While Dean Karnazes has certainly been full of controversy among various ultrarunning circles, he has been an inspiration to many (including me) to get into longer distance running. However, some things are starting to bug me about the Dean marketing machine. Remember a few years ago when Sam Thompson announced he would be running 50 marathons and a short while later was overshadowed by Dean' s 50 in 50? Arguably, even though Sam started first, Dean may not have known about his plans when he set his own in motion. But what happened last year?
Many of you may have heard this headline " Dean Karnazes chases the first-ever “Desert Grand Slam”". Pretty impressive that he' d be the first one to attempt to run 5 deserts in one year isn' t it? Only problem is that it had already been done one year earlier. By a woman. And she ran 6. Why then was it called "the first"? Brilliant marketing I tell you. The tagline was "first to run 5 deserts in one calendar year." While this tagline was technically true, you can' t really argue that he was the first to do a grand slam unless you say "the first to do a grand slam on these specific 5 deserts within on calendar year". Just like in Hollywood, word of mouth, exaggerating the truth, etc. is often what gets you or your film noticed.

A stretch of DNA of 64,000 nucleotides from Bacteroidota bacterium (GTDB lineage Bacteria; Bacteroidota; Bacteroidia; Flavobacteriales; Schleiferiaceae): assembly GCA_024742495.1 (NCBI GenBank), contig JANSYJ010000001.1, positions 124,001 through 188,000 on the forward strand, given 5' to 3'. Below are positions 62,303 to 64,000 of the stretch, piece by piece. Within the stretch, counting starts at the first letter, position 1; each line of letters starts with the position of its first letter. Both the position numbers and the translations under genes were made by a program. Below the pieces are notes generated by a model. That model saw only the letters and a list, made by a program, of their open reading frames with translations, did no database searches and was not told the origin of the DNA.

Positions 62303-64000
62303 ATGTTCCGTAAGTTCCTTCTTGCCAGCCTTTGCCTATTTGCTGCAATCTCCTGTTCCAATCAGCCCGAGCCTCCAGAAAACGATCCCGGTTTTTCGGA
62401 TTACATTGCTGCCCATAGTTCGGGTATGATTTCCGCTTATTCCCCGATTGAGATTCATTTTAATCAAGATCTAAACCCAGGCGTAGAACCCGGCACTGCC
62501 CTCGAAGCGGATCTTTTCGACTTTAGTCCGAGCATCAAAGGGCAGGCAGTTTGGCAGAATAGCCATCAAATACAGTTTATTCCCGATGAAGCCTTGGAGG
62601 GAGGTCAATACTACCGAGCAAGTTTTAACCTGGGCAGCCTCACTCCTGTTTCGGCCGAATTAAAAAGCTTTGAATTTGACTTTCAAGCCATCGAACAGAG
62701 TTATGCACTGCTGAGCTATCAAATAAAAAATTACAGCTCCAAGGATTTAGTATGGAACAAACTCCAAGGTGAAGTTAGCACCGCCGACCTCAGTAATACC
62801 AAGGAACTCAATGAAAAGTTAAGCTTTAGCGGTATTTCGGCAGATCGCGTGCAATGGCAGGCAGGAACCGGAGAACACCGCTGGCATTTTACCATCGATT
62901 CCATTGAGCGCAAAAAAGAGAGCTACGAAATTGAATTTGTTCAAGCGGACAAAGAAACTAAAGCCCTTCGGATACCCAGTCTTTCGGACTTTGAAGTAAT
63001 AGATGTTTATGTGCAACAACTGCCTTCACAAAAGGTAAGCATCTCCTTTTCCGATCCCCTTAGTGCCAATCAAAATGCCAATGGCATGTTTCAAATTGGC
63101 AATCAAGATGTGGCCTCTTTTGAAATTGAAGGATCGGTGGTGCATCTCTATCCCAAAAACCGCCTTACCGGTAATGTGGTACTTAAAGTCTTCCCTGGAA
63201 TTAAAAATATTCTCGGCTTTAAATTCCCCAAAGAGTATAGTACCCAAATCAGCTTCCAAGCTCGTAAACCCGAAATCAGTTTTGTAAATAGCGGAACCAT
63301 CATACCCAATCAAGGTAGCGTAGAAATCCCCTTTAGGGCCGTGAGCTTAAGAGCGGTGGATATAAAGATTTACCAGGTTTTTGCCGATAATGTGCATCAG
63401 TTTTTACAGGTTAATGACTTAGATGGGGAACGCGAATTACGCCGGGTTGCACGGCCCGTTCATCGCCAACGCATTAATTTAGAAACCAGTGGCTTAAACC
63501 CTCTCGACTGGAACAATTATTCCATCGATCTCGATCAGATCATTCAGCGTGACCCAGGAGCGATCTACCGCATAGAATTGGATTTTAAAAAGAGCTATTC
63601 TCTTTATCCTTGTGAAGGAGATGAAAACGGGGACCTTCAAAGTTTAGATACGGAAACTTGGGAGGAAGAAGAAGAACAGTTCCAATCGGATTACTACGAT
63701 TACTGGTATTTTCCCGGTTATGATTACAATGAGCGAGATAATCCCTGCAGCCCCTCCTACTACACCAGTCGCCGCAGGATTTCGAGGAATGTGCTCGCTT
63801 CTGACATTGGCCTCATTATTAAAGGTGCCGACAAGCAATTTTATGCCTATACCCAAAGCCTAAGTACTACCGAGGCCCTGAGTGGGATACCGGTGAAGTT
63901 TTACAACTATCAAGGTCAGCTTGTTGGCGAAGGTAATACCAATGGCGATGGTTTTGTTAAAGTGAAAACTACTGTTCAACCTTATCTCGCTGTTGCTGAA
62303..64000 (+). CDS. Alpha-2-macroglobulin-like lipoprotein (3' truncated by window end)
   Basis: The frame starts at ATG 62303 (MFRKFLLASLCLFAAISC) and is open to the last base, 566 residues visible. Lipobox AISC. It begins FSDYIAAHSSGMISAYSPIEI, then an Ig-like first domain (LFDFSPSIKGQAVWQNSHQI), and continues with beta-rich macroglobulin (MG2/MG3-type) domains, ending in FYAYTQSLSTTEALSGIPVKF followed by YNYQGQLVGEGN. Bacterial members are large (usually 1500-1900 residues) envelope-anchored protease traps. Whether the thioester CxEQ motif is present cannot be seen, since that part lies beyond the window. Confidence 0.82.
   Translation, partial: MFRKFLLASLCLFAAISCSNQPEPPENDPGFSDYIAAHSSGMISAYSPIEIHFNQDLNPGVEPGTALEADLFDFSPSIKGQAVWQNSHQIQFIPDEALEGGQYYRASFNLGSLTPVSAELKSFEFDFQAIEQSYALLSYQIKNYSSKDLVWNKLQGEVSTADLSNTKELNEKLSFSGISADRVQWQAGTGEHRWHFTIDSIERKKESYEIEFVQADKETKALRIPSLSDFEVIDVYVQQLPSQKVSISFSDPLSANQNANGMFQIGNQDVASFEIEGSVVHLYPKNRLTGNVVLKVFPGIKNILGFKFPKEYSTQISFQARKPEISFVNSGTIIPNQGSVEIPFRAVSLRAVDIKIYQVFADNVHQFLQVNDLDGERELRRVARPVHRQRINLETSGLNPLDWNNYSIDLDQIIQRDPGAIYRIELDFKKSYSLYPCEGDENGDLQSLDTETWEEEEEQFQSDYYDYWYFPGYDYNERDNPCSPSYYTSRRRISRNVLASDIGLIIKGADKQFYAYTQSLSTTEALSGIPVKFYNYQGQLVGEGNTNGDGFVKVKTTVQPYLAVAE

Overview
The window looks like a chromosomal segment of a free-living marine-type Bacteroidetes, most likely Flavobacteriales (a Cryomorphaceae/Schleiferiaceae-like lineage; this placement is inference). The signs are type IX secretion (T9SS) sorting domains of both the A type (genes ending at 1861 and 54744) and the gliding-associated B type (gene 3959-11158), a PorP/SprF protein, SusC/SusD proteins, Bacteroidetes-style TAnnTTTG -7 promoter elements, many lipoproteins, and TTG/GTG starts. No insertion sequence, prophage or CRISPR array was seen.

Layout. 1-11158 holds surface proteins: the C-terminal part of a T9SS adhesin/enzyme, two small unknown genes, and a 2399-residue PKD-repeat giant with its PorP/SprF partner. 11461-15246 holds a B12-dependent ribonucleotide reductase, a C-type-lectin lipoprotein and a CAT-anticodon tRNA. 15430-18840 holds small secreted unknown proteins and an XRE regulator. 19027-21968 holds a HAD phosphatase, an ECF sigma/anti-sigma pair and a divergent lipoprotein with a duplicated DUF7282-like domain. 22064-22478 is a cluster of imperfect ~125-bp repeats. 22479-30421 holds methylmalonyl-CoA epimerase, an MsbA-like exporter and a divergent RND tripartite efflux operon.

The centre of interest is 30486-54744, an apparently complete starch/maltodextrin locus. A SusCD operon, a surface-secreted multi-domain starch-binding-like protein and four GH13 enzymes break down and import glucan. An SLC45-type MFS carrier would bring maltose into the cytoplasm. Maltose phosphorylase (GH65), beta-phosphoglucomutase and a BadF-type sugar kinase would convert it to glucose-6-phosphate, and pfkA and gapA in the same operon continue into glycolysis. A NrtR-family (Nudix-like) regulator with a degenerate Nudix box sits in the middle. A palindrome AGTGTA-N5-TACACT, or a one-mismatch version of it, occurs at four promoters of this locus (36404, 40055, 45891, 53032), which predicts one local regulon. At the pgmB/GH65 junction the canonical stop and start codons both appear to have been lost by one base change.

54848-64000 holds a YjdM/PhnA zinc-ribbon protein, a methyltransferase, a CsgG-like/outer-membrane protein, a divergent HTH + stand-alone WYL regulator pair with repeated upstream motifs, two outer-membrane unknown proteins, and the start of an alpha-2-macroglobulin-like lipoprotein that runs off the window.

I' m all for thanking Dean for getting me into marathons (and subsequently ultras) but I' m also all for the underdog. Or the pure runners. People who just love to run and don' t necessarily care about the press. Have you read Scott Jurek' s book yet? Nope. He doesn' t have one or two or a film about him for that matter. And kudos to Canada' s Sandy McCallum - who in 2007 because the FIRST person to complete a desert grand slam even though most of you have never heard of her - including me until recently.